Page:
Tempted to eat your placenta, but not sure how to go about it? We outline a few options for your perfect postpartum dish
The idea may not appeal to everyone, but many women swear that eating the afterbirth will help avoid baby blues, boost milk production and get a natural energy high. So, if you do want to do it, the next question is – how?
First of all, let the hospital know you’d like to take your placenta home with you, so they don’t get rid of it. It’s a good idea to make a note of it on your birth plan. There are also around 40 placenta specialists in the UK who you can hire to take your placenta home and prepare it for you, in any way you fancy eating it.
Have it made into a placenta pill
Encapsulation is the new trend in placental cuisine, especially since Mad Men star January Jones announced she popped placenta pills after the birth of her baby. A specialist can do this for you – they take your placenta after birth and cook, dehydrate and grind it into powder, before encasing it in a vegetable-based capsule.
Cook your placenta yourself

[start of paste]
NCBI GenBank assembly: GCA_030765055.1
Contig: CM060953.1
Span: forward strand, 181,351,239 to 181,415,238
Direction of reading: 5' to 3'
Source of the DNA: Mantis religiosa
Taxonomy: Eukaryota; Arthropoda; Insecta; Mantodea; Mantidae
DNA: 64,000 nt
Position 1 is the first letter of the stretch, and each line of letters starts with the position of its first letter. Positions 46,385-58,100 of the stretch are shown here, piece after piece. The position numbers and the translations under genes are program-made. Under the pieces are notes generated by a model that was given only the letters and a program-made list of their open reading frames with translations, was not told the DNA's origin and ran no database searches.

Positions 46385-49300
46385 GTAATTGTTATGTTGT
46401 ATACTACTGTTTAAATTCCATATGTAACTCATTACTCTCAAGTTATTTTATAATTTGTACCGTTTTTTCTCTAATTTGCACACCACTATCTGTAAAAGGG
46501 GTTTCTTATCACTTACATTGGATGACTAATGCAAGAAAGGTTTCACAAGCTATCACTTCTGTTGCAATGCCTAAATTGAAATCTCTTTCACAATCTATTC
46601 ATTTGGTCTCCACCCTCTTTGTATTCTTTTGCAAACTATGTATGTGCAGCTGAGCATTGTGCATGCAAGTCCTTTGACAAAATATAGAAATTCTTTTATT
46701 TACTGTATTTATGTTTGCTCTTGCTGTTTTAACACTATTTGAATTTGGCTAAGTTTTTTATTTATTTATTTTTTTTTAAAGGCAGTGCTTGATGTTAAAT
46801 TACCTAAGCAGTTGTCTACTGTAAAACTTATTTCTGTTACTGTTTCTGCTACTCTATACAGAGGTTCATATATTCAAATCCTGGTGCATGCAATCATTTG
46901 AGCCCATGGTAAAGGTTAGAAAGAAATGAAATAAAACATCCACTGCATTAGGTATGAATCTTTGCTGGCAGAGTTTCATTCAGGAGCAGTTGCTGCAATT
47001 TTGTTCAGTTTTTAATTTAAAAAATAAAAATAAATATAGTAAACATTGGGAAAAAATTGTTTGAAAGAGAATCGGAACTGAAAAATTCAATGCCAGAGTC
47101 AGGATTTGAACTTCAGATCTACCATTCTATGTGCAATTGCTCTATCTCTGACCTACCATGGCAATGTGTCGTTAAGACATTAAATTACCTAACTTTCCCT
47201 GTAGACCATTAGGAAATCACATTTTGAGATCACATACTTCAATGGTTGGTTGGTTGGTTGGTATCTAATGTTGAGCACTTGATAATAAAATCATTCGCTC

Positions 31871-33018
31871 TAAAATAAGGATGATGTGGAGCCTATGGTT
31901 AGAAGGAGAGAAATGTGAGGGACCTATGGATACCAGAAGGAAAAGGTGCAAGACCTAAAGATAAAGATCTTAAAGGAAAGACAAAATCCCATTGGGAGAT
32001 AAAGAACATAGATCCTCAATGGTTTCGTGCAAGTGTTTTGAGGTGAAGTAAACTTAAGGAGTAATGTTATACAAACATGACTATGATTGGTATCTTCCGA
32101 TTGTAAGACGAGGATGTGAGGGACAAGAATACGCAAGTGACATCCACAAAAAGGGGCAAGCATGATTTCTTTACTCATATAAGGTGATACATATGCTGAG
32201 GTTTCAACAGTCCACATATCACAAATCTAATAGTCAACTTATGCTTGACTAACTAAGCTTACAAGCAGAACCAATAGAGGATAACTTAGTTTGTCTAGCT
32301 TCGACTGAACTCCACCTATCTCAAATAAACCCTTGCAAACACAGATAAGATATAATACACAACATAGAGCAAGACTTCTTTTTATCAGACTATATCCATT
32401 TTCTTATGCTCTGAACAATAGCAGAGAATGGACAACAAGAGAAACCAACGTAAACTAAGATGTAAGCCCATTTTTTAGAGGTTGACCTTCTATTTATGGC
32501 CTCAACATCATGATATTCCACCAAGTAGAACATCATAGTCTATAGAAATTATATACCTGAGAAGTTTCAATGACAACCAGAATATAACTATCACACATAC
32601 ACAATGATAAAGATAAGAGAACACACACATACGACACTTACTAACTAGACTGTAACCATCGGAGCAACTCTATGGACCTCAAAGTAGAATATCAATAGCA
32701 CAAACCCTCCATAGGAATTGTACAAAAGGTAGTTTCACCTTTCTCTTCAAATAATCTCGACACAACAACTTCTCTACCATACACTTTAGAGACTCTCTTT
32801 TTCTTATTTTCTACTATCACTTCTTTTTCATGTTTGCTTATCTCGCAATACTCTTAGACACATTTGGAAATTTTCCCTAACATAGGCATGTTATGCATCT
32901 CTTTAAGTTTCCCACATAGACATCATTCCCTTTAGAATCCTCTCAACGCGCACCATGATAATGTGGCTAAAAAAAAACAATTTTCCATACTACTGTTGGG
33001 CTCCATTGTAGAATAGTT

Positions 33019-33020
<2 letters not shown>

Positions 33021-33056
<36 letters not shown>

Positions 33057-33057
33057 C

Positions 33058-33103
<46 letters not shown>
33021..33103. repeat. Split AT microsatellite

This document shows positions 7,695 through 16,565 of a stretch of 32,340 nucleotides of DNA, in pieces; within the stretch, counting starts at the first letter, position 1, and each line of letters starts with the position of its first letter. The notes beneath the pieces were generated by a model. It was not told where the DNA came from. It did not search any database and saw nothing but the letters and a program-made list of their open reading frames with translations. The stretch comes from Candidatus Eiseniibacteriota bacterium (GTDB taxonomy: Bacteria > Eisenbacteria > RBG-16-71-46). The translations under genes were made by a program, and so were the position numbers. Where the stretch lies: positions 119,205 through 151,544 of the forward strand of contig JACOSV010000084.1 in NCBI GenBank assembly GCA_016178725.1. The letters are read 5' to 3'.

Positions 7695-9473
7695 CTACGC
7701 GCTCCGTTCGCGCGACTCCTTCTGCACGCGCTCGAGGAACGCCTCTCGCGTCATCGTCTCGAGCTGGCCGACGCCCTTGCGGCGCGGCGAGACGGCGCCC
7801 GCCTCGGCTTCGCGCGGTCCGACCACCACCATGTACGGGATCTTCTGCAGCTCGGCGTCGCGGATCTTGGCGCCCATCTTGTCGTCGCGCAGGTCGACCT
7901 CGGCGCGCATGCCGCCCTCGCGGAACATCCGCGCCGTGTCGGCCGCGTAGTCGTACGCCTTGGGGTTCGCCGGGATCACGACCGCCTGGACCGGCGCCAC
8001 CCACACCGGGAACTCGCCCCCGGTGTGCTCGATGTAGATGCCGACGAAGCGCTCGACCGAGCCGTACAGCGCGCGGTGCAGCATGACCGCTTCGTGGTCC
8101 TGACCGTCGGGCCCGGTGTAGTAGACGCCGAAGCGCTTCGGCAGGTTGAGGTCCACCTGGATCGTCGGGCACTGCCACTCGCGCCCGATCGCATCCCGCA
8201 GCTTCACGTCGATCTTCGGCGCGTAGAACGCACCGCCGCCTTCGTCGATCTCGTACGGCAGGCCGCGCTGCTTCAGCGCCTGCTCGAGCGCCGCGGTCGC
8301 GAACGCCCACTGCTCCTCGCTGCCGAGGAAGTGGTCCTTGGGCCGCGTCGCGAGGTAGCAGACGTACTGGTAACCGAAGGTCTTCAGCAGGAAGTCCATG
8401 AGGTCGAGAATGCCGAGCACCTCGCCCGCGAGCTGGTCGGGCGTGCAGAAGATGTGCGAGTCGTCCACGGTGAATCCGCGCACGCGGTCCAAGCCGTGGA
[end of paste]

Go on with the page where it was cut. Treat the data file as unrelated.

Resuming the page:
If you’re preparing your placenta yourself you’ll need to clean it, first by draining all the blood then rinsing it until it’s pink. Then you’ll have to cut away the umbilical cord and membranes. But, as we mentioned above, you can hire someone to do this for you.
The downside of eating cooked placenta is that, like any other meat product, it will eventually spoil, so you’ll have to eat it within a few days.
Once it’s prepared, it’s no different from something you’d get at the butchers, so go ahead and roast, steam, sautée or flambée – wherever the culinary winds take you. Add herbs or garlic for taste if you want. Just don’t turn it into a spag bol and serve it without telling anyone.
Eat your placenta raw
Fans of placentophagia – the practice of eating placenta – will tell you that every other mammal (except camels) eats their own placenta raw. Well you can do that, too. And it’s supposed to be great for boosting immediate healing after labour. It’s recommended that you cut the thoroughly rinsed placenta into very small pieces and swallow them whole, rather than chew. Just imagine they’re oysters – if you can ignore the overwhelmingly metallic smell.
Make it into a smoothie
A slightly more palatable way of eating raw placenta. Many women blend a piece of with mixed fruits and juices. You can use any smoothie recipe you like.
Create a pâté
In 1998, Chef Hugh Fearnley-Whittingstall caused quite a kerfuffle on Channel 4 when he fried up a willing new mum’s placenta with garlic and shallots, then flambéed, puréed and served it to 20 relatives and friends as pâté with focaccia bread. Some of the guests weren’t too thrilled, but the new mum’s husband had 17 helpings.
Enjoy it in your favourite dishes
Sautée with spices for a pepperoni-esque pizza topping. Or, for a lasagne, replace a layer of cheese with a layer of tasty placenta. The upside? You probably won’t have to battle for the leftovers.